The games industry makes a lot of money, more money than film and music, as is loudly celebrated by the publishing suits. But the medium still has a long way to go. Of the four benchmarks that we could use to judge a game’s success – revenue, units sold, cultural impact and diversity of content – the industry often seems to care only about one: the almighty dollar. High unit prices mean that although Modern Warfare 2 broke sales records and raked in obscene amounts of money, it still comes nowhere near a Harry Potter novel or even Celine Dion in terms of mass market appeal. In an age where interactivity is part of most people’s daily lives, games should take their place as our pre-eminent art and entertainment form. In order to achieve this, however, they must take risks and – at least to some extent – leave behind childish things.

“Diversity of content is the top thing, because, once you have that, the rest follows,” said prominent independent developer, Chris Hecker, as we sit down for a chat. As we talk, it becomes clear that he cares deeply about games and believes in their staggering potential. But it is equally clear that he is afraid that commercial pressures will prevent the medium from living up to that potential. “I would really like to see games have the breadth and depth of the other big art forms. You look at the bookstore, or a list of the recently released films, and there are works about space marines, pregnant middle-aged women, kids struggling with divorced parents, political thrillers, the list goes on. We basically only have the space marines. I like space marines, but, as I tell my six year old, you can’t eat only candy all the time or you’ll die,” he said.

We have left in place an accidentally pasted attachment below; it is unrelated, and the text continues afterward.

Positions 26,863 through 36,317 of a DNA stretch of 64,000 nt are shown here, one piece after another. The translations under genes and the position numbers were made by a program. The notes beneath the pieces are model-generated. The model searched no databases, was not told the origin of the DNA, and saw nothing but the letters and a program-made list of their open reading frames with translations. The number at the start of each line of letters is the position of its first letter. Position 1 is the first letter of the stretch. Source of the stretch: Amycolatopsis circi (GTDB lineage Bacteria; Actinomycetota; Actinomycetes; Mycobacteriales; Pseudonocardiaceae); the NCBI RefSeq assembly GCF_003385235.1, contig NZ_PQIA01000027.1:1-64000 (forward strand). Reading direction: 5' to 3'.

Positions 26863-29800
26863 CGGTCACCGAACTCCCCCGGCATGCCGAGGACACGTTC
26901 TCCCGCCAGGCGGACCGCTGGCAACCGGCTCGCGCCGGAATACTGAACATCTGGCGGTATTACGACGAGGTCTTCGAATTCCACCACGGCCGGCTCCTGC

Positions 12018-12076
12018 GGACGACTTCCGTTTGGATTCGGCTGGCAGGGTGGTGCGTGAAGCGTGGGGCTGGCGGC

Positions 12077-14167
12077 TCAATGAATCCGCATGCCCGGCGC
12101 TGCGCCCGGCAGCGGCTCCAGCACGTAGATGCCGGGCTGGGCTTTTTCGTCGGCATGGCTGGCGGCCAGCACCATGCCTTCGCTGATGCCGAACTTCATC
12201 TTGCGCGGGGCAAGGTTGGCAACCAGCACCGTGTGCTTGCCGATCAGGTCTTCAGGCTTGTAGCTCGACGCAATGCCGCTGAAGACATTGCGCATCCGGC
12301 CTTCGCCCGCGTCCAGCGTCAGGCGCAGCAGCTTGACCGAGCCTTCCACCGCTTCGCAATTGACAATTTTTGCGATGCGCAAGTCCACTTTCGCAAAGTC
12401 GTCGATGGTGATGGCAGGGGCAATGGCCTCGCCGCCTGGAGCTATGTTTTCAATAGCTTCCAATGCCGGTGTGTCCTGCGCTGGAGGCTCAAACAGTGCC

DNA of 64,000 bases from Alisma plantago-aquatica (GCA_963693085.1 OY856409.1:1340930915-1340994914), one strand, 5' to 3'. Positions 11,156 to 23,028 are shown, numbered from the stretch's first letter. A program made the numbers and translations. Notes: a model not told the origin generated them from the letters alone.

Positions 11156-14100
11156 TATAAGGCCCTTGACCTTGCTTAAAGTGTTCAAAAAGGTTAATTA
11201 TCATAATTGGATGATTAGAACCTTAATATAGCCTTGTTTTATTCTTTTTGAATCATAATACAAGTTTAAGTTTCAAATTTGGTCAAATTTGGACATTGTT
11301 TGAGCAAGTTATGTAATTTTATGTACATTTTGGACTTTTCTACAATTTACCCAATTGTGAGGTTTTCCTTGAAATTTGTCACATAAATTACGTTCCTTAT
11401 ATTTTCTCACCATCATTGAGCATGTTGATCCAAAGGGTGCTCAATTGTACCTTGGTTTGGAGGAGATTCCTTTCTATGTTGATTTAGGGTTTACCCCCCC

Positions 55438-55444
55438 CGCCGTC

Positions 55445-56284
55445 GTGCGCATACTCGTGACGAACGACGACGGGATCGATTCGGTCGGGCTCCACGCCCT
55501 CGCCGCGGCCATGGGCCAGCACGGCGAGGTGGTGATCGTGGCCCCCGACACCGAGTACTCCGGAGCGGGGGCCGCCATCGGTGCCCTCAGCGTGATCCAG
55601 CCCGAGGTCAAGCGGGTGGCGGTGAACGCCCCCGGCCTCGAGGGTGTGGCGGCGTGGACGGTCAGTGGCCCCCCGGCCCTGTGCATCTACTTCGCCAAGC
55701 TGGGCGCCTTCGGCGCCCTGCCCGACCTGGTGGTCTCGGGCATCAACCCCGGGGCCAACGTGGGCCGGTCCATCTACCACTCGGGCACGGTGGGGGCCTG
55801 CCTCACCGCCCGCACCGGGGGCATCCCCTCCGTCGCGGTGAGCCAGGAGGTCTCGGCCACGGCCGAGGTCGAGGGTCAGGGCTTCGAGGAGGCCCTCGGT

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Hecker has had plenty of experience working with industry giants such as Microsoft and collaborating with Will Wright on Spore, and he has become an increasingly outspoken critic of the way the industry operates, as well as one of game’s most energetic champions. He claims that games are lagging behind other media in reaching a mass-market audience because they still pander to a narrow set of users. For a long time, the games industry remained a closely knit club of geeky boys, which meant that most developers were making games that were fun for themselves and the likeminded people surrounding them. There have been positive steps towards diversification, such as more unconventional characters, but this insular culture did not lead to widespread content innovation.

There are three possible paths, according to Hecker, that games might take which can be analogous to other products – toys, comics or cinema. “Games as toys” represents a future where games are made just for fun, but do not attempt to be anything more. “Games as comics” denotes games as an art form with amazing potential and a few incredible stand-out works, but which ultimately ghettoizes itself by producing the same kinds of content (i.e. superheroes) until it is impossible for it to be taken seriously by the mainstream. The third route is “Games as film,” which, to Hecker, represents the ideal popular art form because it is diverse, deep, and culturally respected, spanning the pantheon both of art and entertainment forms. Needless to say, he’s hoping for the third path.